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Chickpea: Crop Wild Relatives for Enhancing Genetic Gains

  • ID: 4850222
  • Book
  • March 2020
  • 274 Pages
  • Elsevier Science and Technology
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Chickpea: Crop Wild Relatives for Enhancing Genetic Gains explores aspects related to critical analysis on factors responsible for narrow genetic base of chickpea productions including domestication bottleneck, the level of diversity present in different cultivated and wild species, the uniqueness and usefulness of potential gene sources available and maintained in production systems across the globe, the level of genetic erosion both at landrace and species level over time and space etc. Despite considerable international investment in conventional breeding, production of chickpea has not yet been significantly improved beyond that achieved through its normal single domestication event and high self-pollination rate. Total annual pulse production of ~12 million tons (FAO 2016) is far below actual potential. Susceptibility to both biotic and abiotic stresses have created a production level bottleneck whose solution possibly lies in the use of crop wild relatives and other genetic traits cultivated by tailoring novel germplasm.

Presenting options for widening the genetic base of chickpea cultivars by introgression of diverse genes available in distantly related wild Cicer taxa, thus expanding the genetic base and maximize genetic gains from the selection, it is necessary to accumulate other complimentary alleles from CWRs. This review will focus on present status of gene pool and species distribution, germplasm conservation, characterization and evaluation, problems associated with crop production, sources of target traits available in wild species, status of trait introgression in synthesizing new gene pool of chickpea along with progress made in chickpea genomics.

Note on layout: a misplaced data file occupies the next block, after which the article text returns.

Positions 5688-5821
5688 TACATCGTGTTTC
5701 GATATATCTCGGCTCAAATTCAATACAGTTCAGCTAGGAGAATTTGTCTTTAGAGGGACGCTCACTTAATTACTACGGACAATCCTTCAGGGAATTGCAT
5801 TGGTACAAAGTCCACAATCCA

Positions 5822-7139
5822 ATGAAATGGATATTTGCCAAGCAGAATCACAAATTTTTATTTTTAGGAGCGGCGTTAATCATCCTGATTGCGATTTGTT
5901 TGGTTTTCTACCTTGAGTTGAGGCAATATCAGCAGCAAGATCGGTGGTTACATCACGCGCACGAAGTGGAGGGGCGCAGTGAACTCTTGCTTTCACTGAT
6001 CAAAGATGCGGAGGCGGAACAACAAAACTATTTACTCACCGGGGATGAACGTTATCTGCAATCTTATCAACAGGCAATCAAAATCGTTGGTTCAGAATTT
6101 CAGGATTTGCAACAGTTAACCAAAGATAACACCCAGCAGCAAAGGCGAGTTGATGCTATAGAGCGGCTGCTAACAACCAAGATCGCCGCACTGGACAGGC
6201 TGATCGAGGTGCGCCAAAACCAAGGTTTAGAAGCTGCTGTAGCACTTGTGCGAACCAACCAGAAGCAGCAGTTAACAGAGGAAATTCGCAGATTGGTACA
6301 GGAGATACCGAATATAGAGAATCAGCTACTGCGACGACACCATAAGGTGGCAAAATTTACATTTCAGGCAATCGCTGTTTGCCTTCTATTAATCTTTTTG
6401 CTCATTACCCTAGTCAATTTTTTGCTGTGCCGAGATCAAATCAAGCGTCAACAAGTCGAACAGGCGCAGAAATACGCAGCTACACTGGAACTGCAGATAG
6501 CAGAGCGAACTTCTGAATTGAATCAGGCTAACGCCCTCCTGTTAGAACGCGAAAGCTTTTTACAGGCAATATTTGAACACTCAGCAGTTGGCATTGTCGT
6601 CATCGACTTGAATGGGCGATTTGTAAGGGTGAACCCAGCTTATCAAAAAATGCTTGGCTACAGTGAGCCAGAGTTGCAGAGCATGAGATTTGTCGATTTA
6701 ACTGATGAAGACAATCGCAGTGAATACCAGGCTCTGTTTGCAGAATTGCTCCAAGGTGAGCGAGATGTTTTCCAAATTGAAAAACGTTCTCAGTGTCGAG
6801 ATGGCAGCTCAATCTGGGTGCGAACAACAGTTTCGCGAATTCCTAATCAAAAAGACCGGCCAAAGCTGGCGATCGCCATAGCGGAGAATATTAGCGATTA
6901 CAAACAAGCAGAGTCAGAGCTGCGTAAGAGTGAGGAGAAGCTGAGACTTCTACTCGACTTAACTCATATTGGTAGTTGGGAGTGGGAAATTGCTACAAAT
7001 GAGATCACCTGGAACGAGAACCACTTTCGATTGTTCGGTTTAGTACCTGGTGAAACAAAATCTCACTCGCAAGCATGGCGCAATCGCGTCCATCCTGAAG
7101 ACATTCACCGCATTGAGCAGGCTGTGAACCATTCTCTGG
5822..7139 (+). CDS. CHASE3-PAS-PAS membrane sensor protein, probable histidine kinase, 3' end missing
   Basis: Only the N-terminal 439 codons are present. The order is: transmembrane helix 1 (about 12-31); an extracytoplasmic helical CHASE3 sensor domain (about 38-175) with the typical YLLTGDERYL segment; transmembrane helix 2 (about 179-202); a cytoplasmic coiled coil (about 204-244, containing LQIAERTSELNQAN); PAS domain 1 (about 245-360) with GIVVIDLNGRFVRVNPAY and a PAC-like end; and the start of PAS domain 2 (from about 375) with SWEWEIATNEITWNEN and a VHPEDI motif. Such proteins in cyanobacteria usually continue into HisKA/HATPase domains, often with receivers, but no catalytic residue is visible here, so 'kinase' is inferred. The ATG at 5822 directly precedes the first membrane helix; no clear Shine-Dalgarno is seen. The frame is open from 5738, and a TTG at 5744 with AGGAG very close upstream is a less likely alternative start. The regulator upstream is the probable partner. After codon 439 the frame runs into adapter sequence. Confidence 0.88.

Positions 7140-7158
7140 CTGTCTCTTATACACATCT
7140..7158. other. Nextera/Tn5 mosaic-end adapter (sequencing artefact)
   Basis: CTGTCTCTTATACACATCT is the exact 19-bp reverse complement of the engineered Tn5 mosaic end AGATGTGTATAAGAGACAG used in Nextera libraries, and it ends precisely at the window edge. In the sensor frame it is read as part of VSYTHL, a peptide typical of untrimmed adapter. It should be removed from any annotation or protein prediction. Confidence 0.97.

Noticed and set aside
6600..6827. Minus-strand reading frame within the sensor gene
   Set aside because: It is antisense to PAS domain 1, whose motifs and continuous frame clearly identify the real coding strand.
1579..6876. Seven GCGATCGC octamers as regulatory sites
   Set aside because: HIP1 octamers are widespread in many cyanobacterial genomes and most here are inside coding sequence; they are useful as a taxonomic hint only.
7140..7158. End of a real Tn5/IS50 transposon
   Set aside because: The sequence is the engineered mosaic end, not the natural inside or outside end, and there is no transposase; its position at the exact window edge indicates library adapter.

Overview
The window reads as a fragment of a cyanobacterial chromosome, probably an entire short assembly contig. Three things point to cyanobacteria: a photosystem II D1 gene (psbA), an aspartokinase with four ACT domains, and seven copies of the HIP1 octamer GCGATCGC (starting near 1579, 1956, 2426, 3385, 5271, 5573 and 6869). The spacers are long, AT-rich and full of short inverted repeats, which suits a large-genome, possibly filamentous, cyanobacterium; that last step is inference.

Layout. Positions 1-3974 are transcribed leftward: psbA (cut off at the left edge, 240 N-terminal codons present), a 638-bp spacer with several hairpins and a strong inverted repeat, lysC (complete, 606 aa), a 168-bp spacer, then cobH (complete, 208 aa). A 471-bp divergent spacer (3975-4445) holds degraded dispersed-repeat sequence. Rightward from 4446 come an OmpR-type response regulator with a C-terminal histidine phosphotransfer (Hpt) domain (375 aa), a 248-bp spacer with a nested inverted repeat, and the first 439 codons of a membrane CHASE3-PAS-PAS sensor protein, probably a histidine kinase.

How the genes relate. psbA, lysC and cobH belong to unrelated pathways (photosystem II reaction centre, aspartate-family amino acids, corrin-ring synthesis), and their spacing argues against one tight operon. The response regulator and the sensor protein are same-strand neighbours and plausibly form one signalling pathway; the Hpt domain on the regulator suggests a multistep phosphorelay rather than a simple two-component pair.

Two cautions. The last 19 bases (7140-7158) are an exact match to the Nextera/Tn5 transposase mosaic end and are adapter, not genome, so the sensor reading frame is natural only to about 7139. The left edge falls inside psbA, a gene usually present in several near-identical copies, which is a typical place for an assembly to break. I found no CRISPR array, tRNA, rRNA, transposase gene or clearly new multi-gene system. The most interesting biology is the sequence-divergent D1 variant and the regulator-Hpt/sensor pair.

An edited book with contributions from leading scientists, this information will guide and inform chickpea breeders, PGR researchers and crop biologists across the world.

  • Presents both conventional and emerging techniques
  • Provides insights into gene pyramiding as cytogenic manipulations
  • Includes case studies highlighting the impact of improving chickpea production

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1. Introduction 2. Origin, Distribution, and Gene Pools 3. Genetic Resources: Genetic resources: Collection, conservation (in-situ and ex-situ), characterization and maintenance 4. Conventional Cytogenetic Manipulations 5. Embryo Rescue and Chromosomal Manipulations 6. Gene Pyramiding and Multiple Character Breeding 7. Molecular Marker-Assisted Gene Pyramiding 8. Genetic transformation 9. Chickpea Economy in India

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Singh, Mohar
Dr Mohar Singh has made an outstanding contribution in the management of plant genetic resources for food and agriculture in India. His research interest reflects a continuum of high quality basic and strategic research in pulses. He has developed 3 core sets, 2 reference sets, registered 4 genetic stocks, 25 gene sequences, 06 farmer varieties and 2 lentil varieties developed through distant hybridization for rainfed areas of north-western Indian himalaya. Conducted 10 explorations on crop wild relatives (CWRs) and explored >900 wild germplasm of cereals, oilseeds and pulses. He is instrumental to initiate pre-breeding in chickpea and lentil in India for securing national nutritional demand. His pioneer research work on understanding the population structure and diversity assessment of global wild species of lentil and chickpea is very well known. This has led to the identification of most target gene sources in the secondary and tertiary gene pool of chickpea and lentil for biofortification of cultivated varieties including several yield and major biotic and abiotic stress related traits were successfully incorporated in cultivated backgrounds of these two important pulse crops. Successful deployment of marker assisted breeding for introgression of two most promising superior haplotypes with high seed weight and high pod number from cultivated and wild species into high yielding varieties of chickpea for improving their overall yield and productivity. Dr Singh has a distinguished record of high quality peer research publications to his credit including scientific reports, DNA Research, Plant Science, Frontiers in Plant Science, PLOS ONE, Plant Breeding, Crop Science, Euphytica, Genetic Resources and Crop Evolution, Journal of Experimental Biology, Plant Genetic Resources of Cambridge, Journal of Genetics, Journal of Environmental Biology, Advances in Hort Science, Journal of Genetics and Breeding, and Indian J. Genet. He is recipient of Harbhajan Memorial Award.
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